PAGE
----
The Transcatheter Cardiovascular Therapeutics meeting this month in Washington, D.C., (Sept. 24-28, 2002) promises the opportunity for a long overdue update on the latest research and clinical developments in the world of cardiovascular disease.
From a small start 10 years ago, the TCT meeting has rapidly evolved into a major medical meeting, with an exhaustive focus on the interventional diagnosis and treatment of cardiovascular disease. The work of interventional cardiologists also has changed dramatically in this period, as a fast changing series of interventional tools and diagnostic devices have both entered and exited the cath lab. While the TCT meeting is still relatively young in comparison with other cardiovascular meetings such as the AHA and ACC, its influence in educating a global body of researchers and clinicians is unquestioned today. From this perspective, let’s take a quick look at topics of interest for the upcoming meeting.
One year ago, drug-eluting stents were the No. 1 topic of most discussions. You should expect to again see this topic take top billing as the results of clinical trials continue to arrive, ripe for debate and discussion. Early results from this combination device were extremely positive, but cardiologists have long ago learned the benefit of waiting for the rest of the story to arrive in the form of long-term results. The range of drug coatings has broadened considerably, and smaller companies are now arriving with products to challenge the traditional goliaths in this industry.
Brachytherapy, for treatment of restenosis in currently implanted stents, will likely also be a favorite topic of presenters and attendees. The application of radiation therapy directly at the site of restenosis triggers a complex sequence of events, with generally predictable and favorable results. The long-term utility of this device may be supplanted by the newer versions of drug-coated stents, but cath lab physicians working in the real world appear to need this tool to manage today’s re-stenosed patients.
VP = Vulnerable Plaque
VP appears to be the newest entry in the cath lab jargon book from this year’s meeting, as vulnerable plaque enters the spotlight (yes, there is a website already, www.vp.org). Simply put, vulnerable plaque is best described as a highly unstable lesion, generally occluding less than 50 percent of an artery. Vulnerable plaque is likely to rupture if untreated, thus generating a major cardiac event. Almost 50 percent of heart attacks occur in patients with scant ischemia (more new jargon) or without any prior symptoms of chest pain or cardiac episodes, and vulnerable plaque is believed to be the major culprit in these patients. A simple review of an angiogram containing a minor lesion would not likely lead to either a diagnosis or a treatment today. Therefore, the discussion at TCT this year will be expected to focus on the emerging options in diagnosis and treatment of these lesions that today appear to be benign. The first technologies to be applied in diagnosis are intravascular ultrasound and optical coherence tomography, with calculations of pressure and gradients from geometric analysis of the lesion also adding to the diagnostic work-up. Currently, the search is on for lipid-rich lesions with thin fibrous caps — this represents the early focus of vulnerable plaque research.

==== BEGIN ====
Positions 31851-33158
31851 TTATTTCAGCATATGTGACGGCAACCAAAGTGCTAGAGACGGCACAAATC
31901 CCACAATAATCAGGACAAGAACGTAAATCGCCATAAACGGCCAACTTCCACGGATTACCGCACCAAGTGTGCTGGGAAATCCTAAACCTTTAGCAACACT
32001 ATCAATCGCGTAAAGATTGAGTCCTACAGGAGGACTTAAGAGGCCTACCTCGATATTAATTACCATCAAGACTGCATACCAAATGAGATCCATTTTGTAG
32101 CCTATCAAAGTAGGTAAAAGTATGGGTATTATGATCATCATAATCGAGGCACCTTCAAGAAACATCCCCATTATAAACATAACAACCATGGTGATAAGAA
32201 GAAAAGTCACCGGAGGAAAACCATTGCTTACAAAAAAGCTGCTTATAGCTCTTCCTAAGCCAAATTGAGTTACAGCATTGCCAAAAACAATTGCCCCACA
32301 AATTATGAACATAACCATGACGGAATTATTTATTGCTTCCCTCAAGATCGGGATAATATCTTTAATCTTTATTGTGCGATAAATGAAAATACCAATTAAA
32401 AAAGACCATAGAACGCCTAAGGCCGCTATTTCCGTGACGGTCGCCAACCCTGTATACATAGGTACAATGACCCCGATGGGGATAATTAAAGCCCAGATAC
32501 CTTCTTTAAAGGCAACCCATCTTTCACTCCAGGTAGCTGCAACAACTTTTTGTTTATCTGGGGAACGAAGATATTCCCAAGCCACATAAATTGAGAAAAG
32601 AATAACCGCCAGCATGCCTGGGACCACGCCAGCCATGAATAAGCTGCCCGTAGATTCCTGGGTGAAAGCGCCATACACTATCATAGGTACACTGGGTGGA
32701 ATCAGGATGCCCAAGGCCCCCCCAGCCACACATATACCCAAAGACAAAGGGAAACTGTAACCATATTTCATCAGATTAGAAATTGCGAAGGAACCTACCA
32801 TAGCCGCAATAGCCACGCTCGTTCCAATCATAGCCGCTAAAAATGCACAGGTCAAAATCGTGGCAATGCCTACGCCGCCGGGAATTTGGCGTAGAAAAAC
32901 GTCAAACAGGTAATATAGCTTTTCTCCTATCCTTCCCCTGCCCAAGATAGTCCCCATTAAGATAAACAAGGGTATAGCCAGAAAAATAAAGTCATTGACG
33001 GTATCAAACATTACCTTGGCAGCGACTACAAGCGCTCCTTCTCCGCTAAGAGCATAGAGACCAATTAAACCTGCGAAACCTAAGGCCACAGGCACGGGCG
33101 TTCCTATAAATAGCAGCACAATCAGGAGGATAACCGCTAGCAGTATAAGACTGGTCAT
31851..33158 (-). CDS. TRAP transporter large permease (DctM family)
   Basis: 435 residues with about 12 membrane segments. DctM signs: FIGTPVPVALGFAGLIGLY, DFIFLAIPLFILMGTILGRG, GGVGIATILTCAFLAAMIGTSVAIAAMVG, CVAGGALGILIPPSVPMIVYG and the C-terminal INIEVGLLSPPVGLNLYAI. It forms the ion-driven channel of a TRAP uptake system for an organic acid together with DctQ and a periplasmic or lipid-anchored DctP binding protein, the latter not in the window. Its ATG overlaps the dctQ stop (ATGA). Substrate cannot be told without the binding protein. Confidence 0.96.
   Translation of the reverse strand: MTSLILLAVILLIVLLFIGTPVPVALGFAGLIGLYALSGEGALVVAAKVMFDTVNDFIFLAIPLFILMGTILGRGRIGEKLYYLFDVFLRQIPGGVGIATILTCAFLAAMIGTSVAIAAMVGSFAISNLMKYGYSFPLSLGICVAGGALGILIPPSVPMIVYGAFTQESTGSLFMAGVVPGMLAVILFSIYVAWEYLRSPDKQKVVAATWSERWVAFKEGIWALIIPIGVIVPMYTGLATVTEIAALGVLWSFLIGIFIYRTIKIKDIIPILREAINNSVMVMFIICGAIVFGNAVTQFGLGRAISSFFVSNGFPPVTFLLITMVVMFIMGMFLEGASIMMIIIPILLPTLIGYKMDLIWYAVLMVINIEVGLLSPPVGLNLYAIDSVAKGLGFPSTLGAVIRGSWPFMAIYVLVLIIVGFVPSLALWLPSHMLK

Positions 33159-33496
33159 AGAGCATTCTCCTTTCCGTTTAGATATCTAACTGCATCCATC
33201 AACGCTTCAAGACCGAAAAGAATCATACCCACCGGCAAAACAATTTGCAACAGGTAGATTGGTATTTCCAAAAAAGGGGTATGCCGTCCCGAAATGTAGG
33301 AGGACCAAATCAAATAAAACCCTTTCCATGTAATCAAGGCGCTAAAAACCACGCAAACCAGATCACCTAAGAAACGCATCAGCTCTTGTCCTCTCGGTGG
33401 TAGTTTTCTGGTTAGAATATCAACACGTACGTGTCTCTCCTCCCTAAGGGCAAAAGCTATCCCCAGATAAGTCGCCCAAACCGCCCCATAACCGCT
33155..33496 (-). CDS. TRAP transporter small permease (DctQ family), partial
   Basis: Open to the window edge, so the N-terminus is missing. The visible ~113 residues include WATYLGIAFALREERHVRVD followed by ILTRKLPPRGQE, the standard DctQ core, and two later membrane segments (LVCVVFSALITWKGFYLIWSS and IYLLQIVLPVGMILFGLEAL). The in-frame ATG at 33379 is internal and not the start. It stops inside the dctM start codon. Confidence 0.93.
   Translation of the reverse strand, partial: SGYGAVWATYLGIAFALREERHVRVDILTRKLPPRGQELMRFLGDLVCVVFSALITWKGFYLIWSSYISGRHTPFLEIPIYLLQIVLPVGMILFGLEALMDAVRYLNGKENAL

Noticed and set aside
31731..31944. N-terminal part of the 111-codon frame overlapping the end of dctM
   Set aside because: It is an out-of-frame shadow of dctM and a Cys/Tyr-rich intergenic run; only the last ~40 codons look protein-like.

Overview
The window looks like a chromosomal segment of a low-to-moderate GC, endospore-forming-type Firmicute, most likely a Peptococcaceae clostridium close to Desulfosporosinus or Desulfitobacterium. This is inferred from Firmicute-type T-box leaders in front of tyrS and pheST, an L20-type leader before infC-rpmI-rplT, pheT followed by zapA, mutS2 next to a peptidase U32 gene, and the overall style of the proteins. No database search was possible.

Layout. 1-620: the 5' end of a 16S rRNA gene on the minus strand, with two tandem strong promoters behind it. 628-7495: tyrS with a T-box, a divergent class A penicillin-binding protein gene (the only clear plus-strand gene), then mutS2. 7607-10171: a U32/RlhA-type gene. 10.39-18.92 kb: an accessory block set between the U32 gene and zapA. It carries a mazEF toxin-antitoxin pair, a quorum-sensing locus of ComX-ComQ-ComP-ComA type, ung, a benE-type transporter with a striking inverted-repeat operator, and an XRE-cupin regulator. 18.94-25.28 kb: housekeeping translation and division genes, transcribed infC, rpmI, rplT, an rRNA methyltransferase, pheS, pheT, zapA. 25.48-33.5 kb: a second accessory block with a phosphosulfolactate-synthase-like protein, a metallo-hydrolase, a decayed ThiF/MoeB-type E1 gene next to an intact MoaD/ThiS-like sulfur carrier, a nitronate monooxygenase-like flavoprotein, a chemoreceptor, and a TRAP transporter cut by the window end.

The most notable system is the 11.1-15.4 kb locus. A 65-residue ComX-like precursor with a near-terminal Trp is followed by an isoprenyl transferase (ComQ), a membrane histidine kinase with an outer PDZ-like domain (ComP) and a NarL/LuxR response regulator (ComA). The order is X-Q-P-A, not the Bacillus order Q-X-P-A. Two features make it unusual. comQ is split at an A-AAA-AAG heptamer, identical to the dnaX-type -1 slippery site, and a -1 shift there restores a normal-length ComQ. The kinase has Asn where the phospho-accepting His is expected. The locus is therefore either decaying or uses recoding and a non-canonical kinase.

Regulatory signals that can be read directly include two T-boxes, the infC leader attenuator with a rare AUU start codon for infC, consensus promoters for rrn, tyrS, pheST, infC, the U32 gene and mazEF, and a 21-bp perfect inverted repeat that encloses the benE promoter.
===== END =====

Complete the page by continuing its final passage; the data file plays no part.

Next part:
Molecular Cardiology: Genetics
For the dreamers in the audience at TCT, the world of molecular cardiology will be further explored, especially as it relates to angiogenesis. The option to treat cardiovascular blockages by growing new arteries has stirred interest in both the cardiovascular and cancer communities. The elusive key to this technology appears to be the issue of control of the process, by discovering the means to predictably start and stop the growth of new blood vessels. Many tumors exhibit the quality of angiogenesis, creating new blood vessels to feed the growth of cancerous tissues. Thus the process must be carefully controlled, in order to apply it effectively in treating blockages of normal vessels.
The cath lab world also is benefiting from the work of well-known imaging equipment manufacturers as cardiac CT and MRI systems enter the mainstream of this cardiovascular meeting. The former x-ray-based “cath lab” will likely be expanded to incorporate a substantial addition of new diagnostic imaging machines that improve their total diagnostic and treatment capabilities. Angiograms are not expected to disappear, but are likely to be broadly supplemented with MRI and CT exams in the next two to three years. On the more traditional side, digital x-ray detectors are expected to become standard order items on most new cath labs by the end of this year — better images from improved contrast range carries a huge impact in these machines.
Finally, if you attend the TCT meeting this year, remember to thank Dr. Martin Leon, TCT director, and president and CEO of the Cardiovascular Research Foundation (CRF) at Lenox Hill Hospital (New York City). His leadership and dedication this past decade have made this meeting the pre-eminent gathering of cardiovascular disease professionals it is. Maybe he also has some ideas and dreams for this meeting’s future 10 years from now as well.
Doug Orr, president of J&M Group (Ridgefield, Conn.), consults with medical device companies in strategy and business development for emerging growth markets, notably radiology and cardiology. Comments and suggestions can be sent to [email protected]